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Building Effective European Banking Supervision (BEEBS)

 

 

Fonds National de la Recherche CORE Project, 2020-23

Since the start of January 2011 — for the first time in world history — a system of supranational banking supervision has been established with distinct roles for the European Banking Authority (EBA) and the European Central Bank (ECB) in relation to National Competent Authorities (NCAs). Despite on-going efforts to converge national supervisory practice, considerable divergence remains, a reflection of firmly entrenched supervisory cultures in EU member states which reflect different national institutional (including legal) frameworks. This interdisciplinary research project (political science, law and financial economics) seeks to examine the centripetal pressures encouraging supervisory convergence created by the operation of the three European supervisory jurisdictions.

The rise of cross-border banking without effective coordination of national banking supervision undermines the pursuit of banking system stability. There exist now two EU supranational bodies which have been created to foster convergence in supervisory practice — specifically through the application of the EU’s ‘Single Rulebook’ approach to credit institutions. These are the EBA — which began operation on 1 January 2011 — as a leading element of the European System of Financial Supervisors (ESFS) involving all EU NCAs; and the ECB at the head of the Single Supervisory Mechanism (SSM) — which began operation on 4 November 2014. Three ‘hub-and-spokes’ relationships have been created: the EBA and NCAs in the ESFS; the ECB and NCAs with regard to the supervision of the largest banks (significant institutions, SIs) headquartered in the euro area; and the ECB and NCAs with regard to the supervision of smaller banks (less significant institutions, LSIs) headquartered in the euro area.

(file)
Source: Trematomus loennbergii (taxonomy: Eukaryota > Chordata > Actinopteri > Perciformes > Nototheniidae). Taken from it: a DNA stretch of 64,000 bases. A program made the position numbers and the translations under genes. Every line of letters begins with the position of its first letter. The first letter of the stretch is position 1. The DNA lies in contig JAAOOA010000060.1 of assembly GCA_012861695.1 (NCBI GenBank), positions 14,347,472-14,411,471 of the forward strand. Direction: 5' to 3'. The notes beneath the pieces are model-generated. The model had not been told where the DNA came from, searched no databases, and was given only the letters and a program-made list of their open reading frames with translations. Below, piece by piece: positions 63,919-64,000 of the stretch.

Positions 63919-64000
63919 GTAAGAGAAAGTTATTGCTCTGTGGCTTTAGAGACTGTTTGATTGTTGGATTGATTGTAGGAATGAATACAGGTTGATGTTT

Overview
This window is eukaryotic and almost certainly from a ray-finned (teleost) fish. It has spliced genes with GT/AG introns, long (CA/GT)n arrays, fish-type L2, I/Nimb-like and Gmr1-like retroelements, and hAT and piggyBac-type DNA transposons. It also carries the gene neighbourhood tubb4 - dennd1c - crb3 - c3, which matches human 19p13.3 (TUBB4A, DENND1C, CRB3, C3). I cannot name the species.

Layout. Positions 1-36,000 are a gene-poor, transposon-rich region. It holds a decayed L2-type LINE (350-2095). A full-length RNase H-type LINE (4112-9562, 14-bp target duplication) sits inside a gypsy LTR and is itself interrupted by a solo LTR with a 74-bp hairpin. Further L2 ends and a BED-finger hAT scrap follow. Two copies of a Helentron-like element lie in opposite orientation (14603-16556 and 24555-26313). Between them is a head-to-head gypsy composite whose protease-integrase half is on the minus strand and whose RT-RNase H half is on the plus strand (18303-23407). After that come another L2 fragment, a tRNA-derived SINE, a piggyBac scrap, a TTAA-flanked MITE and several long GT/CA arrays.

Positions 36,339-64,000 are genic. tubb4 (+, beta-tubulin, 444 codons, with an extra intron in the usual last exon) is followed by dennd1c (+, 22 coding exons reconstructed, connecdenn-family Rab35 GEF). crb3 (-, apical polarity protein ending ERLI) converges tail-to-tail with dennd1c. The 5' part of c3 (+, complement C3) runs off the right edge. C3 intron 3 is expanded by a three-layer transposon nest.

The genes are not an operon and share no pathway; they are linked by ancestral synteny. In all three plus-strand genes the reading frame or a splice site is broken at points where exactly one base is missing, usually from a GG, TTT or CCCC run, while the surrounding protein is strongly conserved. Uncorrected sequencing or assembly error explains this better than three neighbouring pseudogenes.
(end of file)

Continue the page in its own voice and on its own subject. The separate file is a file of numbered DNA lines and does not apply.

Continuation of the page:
The research project fits into the CORE Research Priority domain: Development and Performance of the Financial Systems. The key issue examined in this research project is whether the EBA and ECB have sufficient institutional capacity to ensure a supervisory level playing field to match the EU’s power to ensure a regulatory level playing field. A potential discrepancy between regulatory and supervisory playing fields could lead to (more) fragmentation of the single market for banking services, which could further undermine the stability of already fragile European banking systems.